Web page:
What does the “X” mean in the word “Latinx?” Are Latino men naturally macho? Is there a link between soccer fanaticism and homophobia in the Latino community?

These questions – and many more in the same vein – will be the center of attention during The Kat Call with Kat Lazo at the Museum of the Moving Image on Friday, June 28, at 7:30 p.m.

A New Yorker of Colombian and Peruvian heritage, Lazo is a director, producer and actress. Lately, she’s been making a huge splash with her viral digital series “The Kat Call,” where she addresses what she considers to be misconceptions and taboos about Latin culture in a no-nonsense style. She says what she means … and means what she says. (She also has more than 15 million total views.)

On Friday, Lazo will tackle more conflicts within the Latino community relating to topics such as class, race and religion. As part of the program, three local Latino comedians — Lorena Russi, Julissa Contreras and Gabe Gonzalez – will participate in a panel discussion.

Things might get heated. But then again, they might get funny.

Russi, who performs as “La Rata,” has been killing it with her bilingual dad jokes recently. Her resume includes stints with “The Late Show with Stephen Colbertdigital team and as head writer for a Spotify web series. Close to home, the Rego Park woman recently hosted the Stand Up for Science comedy show at the New York Hall of Science. Contreras, a Dominican from the Bronx, is the creator of the YouTube hit “#$@&%*! Spanish Girls Say” and the “Ladies Who Bronche” podcast. The only male, Gonzalez is a Brooklyn resident of Puerto Rican extraction. He studied comedy at Second City and wrote for Flama, Into and NBC Out.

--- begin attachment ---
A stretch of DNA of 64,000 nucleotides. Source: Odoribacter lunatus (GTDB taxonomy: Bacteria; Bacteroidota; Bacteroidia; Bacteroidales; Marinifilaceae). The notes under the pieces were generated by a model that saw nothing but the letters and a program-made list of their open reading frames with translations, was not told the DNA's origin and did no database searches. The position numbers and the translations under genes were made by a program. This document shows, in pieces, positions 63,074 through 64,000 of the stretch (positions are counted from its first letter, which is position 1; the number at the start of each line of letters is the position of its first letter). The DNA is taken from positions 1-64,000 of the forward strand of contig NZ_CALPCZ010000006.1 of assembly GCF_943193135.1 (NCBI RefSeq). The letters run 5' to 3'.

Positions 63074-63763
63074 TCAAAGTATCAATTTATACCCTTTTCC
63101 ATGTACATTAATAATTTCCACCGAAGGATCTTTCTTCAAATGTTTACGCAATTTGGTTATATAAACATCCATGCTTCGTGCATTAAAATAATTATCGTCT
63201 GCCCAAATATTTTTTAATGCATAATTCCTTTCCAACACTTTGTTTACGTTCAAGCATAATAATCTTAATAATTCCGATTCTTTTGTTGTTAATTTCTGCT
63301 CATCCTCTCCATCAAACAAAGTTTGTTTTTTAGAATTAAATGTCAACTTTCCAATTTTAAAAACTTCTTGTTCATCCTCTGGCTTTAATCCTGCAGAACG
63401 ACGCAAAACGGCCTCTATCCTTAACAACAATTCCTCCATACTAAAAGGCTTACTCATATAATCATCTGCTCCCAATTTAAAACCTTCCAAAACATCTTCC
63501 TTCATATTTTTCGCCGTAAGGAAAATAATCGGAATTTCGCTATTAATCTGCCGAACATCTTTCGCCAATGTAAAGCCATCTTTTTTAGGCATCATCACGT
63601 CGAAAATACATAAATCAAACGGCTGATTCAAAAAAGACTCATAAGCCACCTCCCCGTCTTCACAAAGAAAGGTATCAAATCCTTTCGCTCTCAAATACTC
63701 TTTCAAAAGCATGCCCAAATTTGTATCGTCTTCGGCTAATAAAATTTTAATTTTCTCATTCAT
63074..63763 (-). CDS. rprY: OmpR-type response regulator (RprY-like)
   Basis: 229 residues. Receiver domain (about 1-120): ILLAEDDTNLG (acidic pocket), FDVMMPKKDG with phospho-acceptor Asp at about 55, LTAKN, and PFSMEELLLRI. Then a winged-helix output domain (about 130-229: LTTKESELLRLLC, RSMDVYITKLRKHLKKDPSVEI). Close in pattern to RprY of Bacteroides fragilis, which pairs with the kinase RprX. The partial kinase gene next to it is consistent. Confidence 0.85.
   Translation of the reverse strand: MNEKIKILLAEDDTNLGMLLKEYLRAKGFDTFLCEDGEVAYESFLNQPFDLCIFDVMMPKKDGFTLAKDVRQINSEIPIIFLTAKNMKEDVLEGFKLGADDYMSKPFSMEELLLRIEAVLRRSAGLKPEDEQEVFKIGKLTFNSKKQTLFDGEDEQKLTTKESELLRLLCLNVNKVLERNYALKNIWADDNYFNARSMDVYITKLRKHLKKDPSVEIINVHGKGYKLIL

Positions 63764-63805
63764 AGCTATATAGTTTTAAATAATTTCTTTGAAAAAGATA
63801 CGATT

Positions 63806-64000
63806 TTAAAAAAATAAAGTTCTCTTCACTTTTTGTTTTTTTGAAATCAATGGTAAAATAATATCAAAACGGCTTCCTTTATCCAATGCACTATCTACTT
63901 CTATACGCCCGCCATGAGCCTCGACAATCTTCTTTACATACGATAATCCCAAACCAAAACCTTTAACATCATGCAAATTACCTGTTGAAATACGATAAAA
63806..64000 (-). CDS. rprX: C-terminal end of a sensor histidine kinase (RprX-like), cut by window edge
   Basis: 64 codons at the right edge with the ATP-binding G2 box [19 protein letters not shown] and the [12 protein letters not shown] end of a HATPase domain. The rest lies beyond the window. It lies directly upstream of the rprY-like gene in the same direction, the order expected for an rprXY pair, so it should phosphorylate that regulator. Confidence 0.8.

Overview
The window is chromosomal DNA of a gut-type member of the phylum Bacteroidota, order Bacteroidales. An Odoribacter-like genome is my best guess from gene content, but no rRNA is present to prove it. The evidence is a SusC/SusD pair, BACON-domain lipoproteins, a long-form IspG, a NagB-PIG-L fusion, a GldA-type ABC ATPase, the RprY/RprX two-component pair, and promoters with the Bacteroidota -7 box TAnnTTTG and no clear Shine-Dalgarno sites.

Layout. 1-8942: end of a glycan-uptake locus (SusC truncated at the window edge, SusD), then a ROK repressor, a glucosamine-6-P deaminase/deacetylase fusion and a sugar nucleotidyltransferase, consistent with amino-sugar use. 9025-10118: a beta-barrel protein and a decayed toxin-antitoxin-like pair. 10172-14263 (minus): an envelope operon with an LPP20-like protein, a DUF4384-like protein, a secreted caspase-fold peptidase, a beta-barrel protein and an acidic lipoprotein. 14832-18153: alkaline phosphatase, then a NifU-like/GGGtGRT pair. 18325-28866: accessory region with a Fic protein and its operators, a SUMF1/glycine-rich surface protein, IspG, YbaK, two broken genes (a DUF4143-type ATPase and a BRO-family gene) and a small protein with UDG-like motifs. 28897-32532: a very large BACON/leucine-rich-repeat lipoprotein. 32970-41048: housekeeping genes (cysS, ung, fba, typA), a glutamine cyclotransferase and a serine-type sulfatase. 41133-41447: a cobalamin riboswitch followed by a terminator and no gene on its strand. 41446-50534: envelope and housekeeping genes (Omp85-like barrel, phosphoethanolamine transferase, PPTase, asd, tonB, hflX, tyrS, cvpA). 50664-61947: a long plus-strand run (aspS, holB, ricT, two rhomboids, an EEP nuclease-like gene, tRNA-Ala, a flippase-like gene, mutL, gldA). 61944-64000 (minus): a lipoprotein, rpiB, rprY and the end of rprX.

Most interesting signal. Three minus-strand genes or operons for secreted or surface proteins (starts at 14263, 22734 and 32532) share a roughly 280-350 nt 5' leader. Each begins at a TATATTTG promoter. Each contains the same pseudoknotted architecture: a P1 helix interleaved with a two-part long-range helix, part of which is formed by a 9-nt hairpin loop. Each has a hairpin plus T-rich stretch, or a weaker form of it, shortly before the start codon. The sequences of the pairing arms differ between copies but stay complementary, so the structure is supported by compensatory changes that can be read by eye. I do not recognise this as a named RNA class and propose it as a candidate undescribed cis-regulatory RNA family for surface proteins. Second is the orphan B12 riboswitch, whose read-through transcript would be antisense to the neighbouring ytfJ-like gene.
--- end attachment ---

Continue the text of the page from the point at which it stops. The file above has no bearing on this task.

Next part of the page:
After the discussion, three separate episodes of “The Kat Call” will screen. A Q&A session will follow each one.

Here are the episodes:

  • “Why Are Novelas So White?” (2018, 3 minutes) which ponders why Spanish-language soap opera casts have so little diversity;
  • “Can Latinos Benefit from White Privilege?” (2018, 7 minutes); and
  • “Are You a Real Latino If You Don’t Speak Spanish?” (2018, 5 minutes).

General admission is $15, but seniors and students can attend for $11. Youngsters, ages 3 to 17, pay only $9.

The Kat Call with Kat Lazo is the final segment of Changing the Picture 2019, an annual series that presents work by actors of color.

The Museum of the Moving Image is located at 36-01 35th Ave. in Astoria’s Kaufman Arts District. The Kat Call with Kat Lazo is scheduled for the Bartos Screening Room.

Images: Kat Luna (top); and Lorena Russi (bottom)

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